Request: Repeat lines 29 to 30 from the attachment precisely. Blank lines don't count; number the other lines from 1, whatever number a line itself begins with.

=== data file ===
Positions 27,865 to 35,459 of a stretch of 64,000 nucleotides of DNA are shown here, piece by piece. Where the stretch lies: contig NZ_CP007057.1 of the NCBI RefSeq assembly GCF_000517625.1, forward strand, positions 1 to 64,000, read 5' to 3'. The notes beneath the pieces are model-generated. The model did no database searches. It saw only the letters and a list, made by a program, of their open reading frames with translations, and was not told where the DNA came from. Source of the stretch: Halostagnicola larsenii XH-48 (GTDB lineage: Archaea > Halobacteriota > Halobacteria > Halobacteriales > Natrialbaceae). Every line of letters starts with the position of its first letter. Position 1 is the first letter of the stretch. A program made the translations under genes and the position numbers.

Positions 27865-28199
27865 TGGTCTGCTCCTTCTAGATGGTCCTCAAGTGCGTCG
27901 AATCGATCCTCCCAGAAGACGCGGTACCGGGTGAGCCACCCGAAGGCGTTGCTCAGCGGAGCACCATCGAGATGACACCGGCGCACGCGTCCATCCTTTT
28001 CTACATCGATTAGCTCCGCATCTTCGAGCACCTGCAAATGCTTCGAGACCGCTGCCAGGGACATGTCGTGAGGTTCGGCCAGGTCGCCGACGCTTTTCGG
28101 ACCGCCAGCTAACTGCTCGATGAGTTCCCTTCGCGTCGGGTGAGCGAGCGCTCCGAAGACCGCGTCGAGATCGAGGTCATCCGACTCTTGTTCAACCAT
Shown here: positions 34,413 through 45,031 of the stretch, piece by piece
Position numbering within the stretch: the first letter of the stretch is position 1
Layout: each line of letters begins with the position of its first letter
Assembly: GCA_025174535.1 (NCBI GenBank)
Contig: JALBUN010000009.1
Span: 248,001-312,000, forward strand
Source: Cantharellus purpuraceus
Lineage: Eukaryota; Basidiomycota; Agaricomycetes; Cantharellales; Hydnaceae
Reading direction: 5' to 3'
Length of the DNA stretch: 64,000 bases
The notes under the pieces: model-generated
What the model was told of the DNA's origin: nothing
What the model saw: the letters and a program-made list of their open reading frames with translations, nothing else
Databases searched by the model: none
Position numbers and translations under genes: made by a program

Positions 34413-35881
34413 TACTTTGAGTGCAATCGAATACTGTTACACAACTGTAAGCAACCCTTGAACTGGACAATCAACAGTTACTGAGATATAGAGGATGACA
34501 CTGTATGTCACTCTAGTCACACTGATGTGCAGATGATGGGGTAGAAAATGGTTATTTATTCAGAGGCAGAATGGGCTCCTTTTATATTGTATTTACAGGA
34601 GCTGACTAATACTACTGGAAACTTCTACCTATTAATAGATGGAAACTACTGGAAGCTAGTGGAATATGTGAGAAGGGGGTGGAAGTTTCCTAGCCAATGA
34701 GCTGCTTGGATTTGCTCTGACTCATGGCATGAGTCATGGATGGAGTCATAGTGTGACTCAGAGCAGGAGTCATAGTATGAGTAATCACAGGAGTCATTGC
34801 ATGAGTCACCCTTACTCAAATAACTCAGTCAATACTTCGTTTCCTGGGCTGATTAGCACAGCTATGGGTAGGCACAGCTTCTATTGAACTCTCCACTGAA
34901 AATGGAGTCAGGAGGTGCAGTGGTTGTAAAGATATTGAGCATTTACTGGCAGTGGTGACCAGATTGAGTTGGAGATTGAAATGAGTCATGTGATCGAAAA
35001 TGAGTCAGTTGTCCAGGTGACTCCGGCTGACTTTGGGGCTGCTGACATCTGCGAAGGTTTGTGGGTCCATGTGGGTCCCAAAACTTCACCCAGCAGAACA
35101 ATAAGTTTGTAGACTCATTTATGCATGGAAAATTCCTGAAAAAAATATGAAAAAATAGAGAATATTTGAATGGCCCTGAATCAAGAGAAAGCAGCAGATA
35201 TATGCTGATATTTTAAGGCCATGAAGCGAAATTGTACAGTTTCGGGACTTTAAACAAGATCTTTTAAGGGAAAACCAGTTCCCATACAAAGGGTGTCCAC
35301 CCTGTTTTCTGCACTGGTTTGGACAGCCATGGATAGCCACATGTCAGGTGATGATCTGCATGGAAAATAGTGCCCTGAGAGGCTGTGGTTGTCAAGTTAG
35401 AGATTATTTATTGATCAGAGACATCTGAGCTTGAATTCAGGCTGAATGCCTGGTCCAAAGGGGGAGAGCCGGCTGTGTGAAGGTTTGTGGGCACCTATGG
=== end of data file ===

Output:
35001 TGAGTCAGTTGTCCAGGTGACTCCGGCTGACTTTGGGGCTGCTGACATCTGCGAAGGTTTGTGGGTCCATGTGGGTCCCAAAACTTCACCCAGCAGAACA
35101 ATAAGTTTGTAGACTCATTTATGCATGGAAAATTCCTGAAAAAAATATGAAAAAATAGAGAATATTTGAATGGCCCTGAATCAAGAGAAAGCAGCAGATA